Latest California Healthline Stories
State regulators and even one medevac company have raised doubts about prepaid subscriptions and promised benefits offered by air ambulance companies.
It turns out the health care plans put forth by the campaigns of former Vice President Joe Biden and former Cabinet secretary Julián Castro are not that different.
Census officials said most of the drop in health coverage was related to a 0.7% decline in Medicaid. The number of people with private insurance remained steady.
Health experts say the little-used benefit represents a lost opportunity for older adults to improve their health — and for the program to save money by preventing costly complications from diabetes and chronic kidney disease.
In the background, advisers weigh the risks of rolling out a comprehensive health care proposal. Peering into the crystal ball, here’s a glimpse of what could be included in a GOP plan.
One in 12 older Californians struggle to find enough food to eat while the federal program intended to help hasn’t kept pace with the graying population. That’s worse than the national average, with particularly high numbers in the San Jose and Riverside areas.
Before “Medicare for All,” there was just Medicare, the federal program that provides insurance to 60 million Americans. This week, KHN’s Julie Rovner talks to Tricia Neuman of the Kaiser Family Foundation about how Medicare works and whom it serves. Then, Joanne Kenen of Politico, Paige Winfield Cunningham of The Washington Post and Kimberly Leonard of the Washington Examiner join Rovner to talk about some current Medicare issues being debated in Washington, D.C.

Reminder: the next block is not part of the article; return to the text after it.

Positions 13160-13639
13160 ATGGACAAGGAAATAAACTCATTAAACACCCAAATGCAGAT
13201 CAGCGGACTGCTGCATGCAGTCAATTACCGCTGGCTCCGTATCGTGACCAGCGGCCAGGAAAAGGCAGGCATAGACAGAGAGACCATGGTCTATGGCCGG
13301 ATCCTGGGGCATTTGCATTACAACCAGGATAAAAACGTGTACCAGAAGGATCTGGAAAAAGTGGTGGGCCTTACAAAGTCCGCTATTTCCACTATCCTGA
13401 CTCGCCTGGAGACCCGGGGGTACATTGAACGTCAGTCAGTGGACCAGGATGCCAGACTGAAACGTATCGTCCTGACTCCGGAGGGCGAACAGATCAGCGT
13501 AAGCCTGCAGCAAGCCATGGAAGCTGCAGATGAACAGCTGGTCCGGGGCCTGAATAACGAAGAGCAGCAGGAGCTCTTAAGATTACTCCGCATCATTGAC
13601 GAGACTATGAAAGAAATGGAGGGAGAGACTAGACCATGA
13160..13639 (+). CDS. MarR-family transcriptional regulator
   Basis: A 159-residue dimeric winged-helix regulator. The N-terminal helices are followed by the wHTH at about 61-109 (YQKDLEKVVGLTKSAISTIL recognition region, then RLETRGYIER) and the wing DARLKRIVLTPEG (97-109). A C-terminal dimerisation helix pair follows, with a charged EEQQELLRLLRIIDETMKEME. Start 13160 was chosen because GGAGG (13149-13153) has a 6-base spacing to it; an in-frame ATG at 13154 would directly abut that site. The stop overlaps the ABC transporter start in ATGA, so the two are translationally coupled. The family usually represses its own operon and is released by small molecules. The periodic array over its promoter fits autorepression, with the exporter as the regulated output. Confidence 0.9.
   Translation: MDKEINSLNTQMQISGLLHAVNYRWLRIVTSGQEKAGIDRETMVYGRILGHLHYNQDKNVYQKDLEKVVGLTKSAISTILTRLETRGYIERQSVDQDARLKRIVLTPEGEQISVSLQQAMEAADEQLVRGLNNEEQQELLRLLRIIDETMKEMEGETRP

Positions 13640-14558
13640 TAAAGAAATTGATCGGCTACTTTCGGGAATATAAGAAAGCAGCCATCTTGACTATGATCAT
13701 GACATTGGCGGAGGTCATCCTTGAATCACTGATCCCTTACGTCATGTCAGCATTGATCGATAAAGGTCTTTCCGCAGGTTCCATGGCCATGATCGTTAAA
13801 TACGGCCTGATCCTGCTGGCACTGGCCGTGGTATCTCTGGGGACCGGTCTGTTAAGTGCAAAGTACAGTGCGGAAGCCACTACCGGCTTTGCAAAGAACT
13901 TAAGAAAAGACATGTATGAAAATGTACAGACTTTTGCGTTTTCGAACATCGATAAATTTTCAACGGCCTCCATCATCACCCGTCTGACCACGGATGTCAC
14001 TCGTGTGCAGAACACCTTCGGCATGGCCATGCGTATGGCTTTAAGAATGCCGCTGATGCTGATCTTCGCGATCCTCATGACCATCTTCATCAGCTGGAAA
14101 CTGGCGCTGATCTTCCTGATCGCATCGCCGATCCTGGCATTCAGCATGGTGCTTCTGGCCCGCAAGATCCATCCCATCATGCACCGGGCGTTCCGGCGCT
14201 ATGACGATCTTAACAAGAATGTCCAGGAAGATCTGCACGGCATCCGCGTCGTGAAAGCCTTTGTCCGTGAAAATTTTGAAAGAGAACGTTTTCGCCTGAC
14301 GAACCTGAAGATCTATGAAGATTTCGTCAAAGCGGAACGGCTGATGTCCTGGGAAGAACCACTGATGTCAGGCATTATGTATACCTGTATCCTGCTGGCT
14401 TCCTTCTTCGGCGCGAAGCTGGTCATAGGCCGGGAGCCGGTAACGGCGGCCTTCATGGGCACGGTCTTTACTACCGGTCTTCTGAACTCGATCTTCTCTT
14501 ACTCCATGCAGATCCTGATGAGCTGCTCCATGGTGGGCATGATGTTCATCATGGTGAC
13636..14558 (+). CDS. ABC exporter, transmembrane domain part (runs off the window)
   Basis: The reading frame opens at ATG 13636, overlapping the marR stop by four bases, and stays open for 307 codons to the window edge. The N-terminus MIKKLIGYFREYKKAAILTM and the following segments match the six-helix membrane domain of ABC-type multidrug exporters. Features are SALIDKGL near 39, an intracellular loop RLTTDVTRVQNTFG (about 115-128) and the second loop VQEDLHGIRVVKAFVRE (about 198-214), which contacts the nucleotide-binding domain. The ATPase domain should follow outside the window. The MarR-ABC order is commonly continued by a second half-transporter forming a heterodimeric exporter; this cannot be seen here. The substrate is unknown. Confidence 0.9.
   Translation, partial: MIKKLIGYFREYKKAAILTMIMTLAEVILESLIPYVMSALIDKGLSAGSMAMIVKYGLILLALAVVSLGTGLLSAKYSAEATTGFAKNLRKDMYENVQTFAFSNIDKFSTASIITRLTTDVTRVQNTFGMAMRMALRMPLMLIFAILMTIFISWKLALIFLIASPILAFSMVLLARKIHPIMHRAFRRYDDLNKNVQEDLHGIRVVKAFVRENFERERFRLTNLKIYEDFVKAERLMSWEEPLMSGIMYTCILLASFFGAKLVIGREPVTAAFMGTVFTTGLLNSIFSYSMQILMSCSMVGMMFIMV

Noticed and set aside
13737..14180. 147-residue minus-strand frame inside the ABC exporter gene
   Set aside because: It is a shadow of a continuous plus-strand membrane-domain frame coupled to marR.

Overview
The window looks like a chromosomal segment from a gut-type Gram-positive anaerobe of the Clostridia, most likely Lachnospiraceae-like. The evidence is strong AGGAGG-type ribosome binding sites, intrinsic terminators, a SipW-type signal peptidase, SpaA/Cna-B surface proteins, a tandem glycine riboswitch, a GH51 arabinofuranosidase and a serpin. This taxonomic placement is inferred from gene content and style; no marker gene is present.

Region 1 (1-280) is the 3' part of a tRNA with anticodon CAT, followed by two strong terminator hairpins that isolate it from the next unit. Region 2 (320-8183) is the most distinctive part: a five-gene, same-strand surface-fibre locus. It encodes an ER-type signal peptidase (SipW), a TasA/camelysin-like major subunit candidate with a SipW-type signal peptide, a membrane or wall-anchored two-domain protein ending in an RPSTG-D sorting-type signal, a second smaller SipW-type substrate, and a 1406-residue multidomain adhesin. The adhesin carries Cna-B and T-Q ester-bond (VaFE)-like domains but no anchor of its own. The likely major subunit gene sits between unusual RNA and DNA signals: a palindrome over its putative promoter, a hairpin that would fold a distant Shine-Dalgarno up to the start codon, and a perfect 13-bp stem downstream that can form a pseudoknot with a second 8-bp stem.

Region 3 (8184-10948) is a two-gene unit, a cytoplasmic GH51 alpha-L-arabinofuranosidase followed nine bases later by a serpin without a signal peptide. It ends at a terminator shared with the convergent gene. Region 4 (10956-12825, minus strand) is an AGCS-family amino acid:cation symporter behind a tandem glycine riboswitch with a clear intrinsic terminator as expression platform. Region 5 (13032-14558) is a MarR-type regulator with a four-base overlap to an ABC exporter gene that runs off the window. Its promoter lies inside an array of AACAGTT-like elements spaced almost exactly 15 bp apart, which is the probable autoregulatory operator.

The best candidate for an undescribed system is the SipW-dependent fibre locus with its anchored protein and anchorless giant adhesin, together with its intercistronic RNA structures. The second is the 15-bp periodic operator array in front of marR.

What changes are needed to bring home dialysis to more patients — especially older adults, the fastest-growing group of patients with serious, irreversible kidney disease? We asked nephrologists, patient advocates and dialysis company officials for their thoughts.
You asked about drug prices, the “Cadillac tax” on generous insurance plans and why Americans don’t know that most other countries also have combination public-private insurance systems. This week, Anna Edney of Bloomberg News, Alice Miranda Ollstein of Politico and Caitlin Owens of Axios join KHN’s Julie Rovner to answer those questions.
Politicians are throwing around a lot of terms when they talk about their health care plans: universal care, “Medicare for All,” “Medicare Buy-In.” KHN helps explain what they are talking about.